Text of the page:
Hippocrates Dakoglou


Engineer, Writer, Researcher (1915 – 2016)

Hippocrates Dakoglou was a civil engineer who gained worldwide recognition as one of the most erudite researchers of Pythagoras and his philosophy. He was the one who succeeded in deciphering the secret code of the Pythagoreans and whose research, spanning over 90 years, provided the modern world with the most knowledgable and insightful wisdom of Pythagoras’s teachings to date. His research elucidated a huge part of Pythagorean philosophy and unveiled groundbreaking and innovative aspects not only on the advanced science hidden within his teachings but subsequently of the entire ancient Greek spirit, knowledge that had not been seen since 2600 years of research. Today, Dakoglou is one of the most respected authorities on Pythagoras in the world.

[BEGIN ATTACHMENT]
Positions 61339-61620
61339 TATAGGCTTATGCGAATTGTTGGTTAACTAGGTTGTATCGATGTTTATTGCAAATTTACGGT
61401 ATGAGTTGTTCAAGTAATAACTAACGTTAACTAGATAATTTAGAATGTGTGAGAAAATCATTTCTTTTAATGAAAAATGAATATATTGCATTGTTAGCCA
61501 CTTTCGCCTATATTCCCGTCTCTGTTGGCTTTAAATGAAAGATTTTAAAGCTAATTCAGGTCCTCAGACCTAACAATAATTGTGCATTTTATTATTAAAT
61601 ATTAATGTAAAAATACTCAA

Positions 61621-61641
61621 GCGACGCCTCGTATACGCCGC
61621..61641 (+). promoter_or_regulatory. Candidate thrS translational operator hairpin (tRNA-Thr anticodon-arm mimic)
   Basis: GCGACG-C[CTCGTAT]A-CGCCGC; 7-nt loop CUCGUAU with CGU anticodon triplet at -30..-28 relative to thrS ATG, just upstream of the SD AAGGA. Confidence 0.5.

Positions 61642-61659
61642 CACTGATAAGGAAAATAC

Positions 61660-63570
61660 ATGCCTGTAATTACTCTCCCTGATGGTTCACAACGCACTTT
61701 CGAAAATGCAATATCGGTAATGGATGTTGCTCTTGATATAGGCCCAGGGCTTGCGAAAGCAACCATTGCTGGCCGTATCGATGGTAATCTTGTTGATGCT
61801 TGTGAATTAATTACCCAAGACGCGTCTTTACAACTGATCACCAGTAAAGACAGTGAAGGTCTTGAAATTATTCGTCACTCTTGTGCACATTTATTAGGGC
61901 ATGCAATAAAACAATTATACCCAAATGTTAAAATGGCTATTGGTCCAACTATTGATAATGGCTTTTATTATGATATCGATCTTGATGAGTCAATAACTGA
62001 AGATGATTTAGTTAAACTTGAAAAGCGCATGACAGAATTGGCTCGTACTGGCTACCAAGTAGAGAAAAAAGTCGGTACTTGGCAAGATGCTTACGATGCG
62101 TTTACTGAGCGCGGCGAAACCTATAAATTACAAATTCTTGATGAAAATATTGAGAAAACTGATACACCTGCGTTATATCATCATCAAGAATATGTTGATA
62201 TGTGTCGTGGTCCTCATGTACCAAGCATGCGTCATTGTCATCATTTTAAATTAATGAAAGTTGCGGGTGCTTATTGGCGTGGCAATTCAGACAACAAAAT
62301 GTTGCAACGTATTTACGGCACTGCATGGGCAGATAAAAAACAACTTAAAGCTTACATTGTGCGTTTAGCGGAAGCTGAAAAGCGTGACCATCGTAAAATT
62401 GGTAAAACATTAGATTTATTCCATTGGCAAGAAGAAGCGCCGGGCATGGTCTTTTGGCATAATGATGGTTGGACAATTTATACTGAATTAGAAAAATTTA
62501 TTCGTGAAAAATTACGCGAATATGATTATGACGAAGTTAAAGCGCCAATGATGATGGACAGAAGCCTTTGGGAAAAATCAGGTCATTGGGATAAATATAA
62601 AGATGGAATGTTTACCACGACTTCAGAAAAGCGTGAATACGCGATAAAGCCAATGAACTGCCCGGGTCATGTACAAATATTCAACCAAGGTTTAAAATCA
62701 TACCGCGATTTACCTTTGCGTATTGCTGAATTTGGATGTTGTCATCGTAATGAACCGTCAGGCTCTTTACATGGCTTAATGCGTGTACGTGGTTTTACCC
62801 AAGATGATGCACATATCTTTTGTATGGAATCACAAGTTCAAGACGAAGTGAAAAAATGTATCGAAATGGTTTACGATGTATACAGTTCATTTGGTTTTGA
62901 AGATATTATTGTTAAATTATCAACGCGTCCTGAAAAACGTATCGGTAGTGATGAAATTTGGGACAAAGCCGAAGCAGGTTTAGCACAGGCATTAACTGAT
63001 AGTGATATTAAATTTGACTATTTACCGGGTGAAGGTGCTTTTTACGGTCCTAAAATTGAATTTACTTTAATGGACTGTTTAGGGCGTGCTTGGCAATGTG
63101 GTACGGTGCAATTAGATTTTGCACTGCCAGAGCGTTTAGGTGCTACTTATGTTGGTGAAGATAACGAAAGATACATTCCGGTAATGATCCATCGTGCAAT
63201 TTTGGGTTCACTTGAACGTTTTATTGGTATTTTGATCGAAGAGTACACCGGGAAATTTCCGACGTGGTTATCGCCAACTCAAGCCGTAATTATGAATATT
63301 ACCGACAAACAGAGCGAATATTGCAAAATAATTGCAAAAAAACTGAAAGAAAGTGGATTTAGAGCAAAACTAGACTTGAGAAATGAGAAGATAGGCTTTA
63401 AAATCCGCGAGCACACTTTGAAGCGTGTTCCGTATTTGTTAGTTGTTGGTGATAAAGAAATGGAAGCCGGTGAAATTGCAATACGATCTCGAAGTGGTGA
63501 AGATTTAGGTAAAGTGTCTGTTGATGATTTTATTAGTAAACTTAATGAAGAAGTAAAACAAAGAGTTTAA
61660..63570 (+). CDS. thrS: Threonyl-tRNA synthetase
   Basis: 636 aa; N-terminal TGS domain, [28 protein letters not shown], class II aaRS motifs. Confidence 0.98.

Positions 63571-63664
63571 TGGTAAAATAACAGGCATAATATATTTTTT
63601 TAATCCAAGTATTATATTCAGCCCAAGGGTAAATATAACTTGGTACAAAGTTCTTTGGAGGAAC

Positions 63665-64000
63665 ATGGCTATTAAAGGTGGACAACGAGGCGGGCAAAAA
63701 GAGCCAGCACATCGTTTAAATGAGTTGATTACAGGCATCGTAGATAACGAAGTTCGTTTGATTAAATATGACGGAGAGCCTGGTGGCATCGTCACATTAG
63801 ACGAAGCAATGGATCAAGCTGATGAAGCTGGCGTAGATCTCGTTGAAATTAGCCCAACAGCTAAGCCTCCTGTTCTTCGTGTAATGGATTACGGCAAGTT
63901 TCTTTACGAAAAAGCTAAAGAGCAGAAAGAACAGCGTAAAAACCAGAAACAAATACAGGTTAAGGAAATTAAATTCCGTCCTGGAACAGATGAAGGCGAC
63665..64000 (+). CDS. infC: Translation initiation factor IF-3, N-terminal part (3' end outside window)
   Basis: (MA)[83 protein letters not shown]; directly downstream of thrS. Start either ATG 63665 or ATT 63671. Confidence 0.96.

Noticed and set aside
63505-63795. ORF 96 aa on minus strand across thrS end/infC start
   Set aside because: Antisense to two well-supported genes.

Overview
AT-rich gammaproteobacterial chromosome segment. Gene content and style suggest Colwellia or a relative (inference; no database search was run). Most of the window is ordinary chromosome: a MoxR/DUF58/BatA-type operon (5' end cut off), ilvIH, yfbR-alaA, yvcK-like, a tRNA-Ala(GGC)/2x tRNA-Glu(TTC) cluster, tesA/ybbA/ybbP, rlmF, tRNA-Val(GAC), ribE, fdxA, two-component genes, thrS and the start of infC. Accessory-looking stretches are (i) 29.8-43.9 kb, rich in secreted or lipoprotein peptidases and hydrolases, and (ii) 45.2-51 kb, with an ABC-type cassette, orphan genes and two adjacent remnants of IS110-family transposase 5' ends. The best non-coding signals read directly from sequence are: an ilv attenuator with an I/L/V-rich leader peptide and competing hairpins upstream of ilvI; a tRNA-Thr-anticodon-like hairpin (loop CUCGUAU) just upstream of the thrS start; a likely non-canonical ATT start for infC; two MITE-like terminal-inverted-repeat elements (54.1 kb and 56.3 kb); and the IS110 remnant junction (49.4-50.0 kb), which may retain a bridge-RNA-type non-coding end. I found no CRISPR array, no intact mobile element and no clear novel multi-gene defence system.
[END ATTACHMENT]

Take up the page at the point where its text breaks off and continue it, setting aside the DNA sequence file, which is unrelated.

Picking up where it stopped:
He was born in Constantinople. Since he was a child he was intrigued by Pythagoras’ mysticism, which led him in collecting every written document he could find on Pythagoras and which would eventually prove decisive in his research. Dakoglou’s first major breakthrough was his book entitled The Secret Code of Pythagoras and the Decipherment of his Teachings first published in 1988 as the first tome of the series. In it, Dakoglou had discovered the method by which Pythagoras communicated his teachings to his disciples. He argued that the Pythagorean sayings had a numerical value conferred to by their words and that these values could be expressed by geometry. Dakoglou proved that Pythagoras could convert verbal messages into geometric shapes and in that manner words could reveal images. In turn, these geometric images unveiled the true meaning behind Pythagoras’ teachings. This method he termed “symbolic logic”, based on arithmolexy and the geometric symbols.